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Kiwi scientist gets $25k grant for revolutionary autism communication tool

21 Nov 16

A scientist from Christchurch has received a $25,000 boost to go towards developing her revolutionary invention called ‘Talk With Me’.

The high-tech software based communication training platform, developed by Dr Swati Gupta, is aimed to help children with Autism.

The grant was awarded to Gupta by KiwiNet Emerging Innovator Fund. The Talk With Me platform helps children learn cooperative skills through turn-taking conversations based on visual symbols, text and sound.

It also allows children to follow fundamental rules of social interaction and communicate with each other. 

Gupta is a Senior Research Scientist at Callaghan Innovation, she says that unlocking the world of a child with special needs is profoundly exciting.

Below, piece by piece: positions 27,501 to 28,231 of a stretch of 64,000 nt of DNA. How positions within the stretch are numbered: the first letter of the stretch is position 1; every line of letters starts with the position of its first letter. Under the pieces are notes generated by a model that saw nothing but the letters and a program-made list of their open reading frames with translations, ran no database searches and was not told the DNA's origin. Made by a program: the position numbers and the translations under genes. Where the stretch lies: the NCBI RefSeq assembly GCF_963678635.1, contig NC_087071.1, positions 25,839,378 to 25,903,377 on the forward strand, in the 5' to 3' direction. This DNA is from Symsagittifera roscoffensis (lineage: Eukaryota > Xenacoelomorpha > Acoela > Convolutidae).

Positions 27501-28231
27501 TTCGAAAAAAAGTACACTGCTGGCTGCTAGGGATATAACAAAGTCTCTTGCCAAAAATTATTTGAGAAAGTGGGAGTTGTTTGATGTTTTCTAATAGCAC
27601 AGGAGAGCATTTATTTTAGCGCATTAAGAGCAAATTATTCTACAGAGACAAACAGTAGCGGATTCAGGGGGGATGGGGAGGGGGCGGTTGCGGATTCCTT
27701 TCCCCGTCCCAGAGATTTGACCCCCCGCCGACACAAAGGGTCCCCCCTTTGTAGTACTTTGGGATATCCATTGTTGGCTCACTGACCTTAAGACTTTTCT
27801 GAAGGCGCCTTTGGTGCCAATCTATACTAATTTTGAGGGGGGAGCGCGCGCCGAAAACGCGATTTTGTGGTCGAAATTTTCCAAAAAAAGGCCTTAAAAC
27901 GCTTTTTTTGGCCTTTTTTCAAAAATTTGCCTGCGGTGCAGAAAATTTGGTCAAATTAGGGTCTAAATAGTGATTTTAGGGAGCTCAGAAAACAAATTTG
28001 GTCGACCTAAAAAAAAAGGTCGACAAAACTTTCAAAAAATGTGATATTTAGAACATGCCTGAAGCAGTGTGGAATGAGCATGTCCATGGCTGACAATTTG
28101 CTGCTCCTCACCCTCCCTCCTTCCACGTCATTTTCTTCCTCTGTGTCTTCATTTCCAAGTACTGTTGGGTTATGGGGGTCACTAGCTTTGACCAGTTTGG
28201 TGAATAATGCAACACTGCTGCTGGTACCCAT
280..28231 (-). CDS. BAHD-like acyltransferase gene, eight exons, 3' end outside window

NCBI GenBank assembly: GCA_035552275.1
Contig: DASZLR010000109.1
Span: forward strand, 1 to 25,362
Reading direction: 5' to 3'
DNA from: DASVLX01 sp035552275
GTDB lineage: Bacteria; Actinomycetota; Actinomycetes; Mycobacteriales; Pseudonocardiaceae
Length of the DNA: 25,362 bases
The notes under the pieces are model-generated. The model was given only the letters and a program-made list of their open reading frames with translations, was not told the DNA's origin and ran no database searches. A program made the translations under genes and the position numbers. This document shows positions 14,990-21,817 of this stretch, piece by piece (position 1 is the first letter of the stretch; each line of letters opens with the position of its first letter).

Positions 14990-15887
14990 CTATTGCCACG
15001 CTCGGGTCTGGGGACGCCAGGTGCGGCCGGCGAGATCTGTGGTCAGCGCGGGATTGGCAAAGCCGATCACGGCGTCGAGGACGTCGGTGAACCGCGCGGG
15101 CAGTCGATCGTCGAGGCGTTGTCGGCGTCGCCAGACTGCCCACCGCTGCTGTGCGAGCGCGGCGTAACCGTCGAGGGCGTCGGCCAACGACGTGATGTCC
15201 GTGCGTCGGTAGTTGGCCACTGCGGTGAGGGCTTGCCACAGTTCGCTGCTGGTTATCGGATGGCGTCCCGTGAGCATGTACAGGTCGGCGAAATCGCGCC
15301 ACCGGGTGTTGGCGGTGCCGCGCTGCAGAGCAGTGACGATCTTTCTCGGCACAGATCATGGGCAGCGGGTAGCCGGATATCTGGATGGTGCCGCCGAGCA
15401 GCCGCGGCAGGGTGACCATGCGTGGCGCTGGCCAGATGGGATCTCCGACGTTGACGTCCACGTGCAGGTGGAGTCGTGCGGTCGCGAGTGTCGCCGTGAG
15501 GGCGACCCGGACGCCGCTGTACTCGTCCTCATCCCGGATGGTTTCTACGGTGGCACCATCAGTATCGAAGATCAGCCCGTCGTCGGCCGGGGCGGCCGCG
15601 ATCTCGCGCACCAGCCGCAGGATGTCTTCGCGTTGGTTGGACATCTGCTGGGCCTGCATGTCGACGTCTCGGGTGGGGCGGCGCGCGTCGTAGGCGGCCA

“Seeing children who have difficulty in social interaction experience the joy of connecting with others is an absolute highlight of my work,” she says.

“I’m delighted to be awarded this funding as it opens a whole new world of possibilities for Talk With Me to powerfully impact children’s lives.”

Talk With Me also provides a customisable interface for the caregiver to create conversations they want the child to practice. It can be optimised for an individual’s or groups’ level, age, condition, culture and language. 

“It’s still early days, but initial test results are already impressive when comparing Talk With Me with conventional teaching,” says Gupta.

“We’ve recently completed a trial with autistic children at a local special needs school and results are very positive.”

Gupta adds that in addition to helping children with autism, Talk With Me can also help with speech and language disorders, Cerebral Palsy, and ADHD.

“We currently have trials underway in New Zealand, UK, USA and India to establish efficacy. These trials will help us understand the nuances of different markets and cultures and how best to design the product for them,” she says.

Gupta’s research focus in Human-Computer Interaction is inspired by theories in Cognitive Science, Social Psychology and Linguistics.

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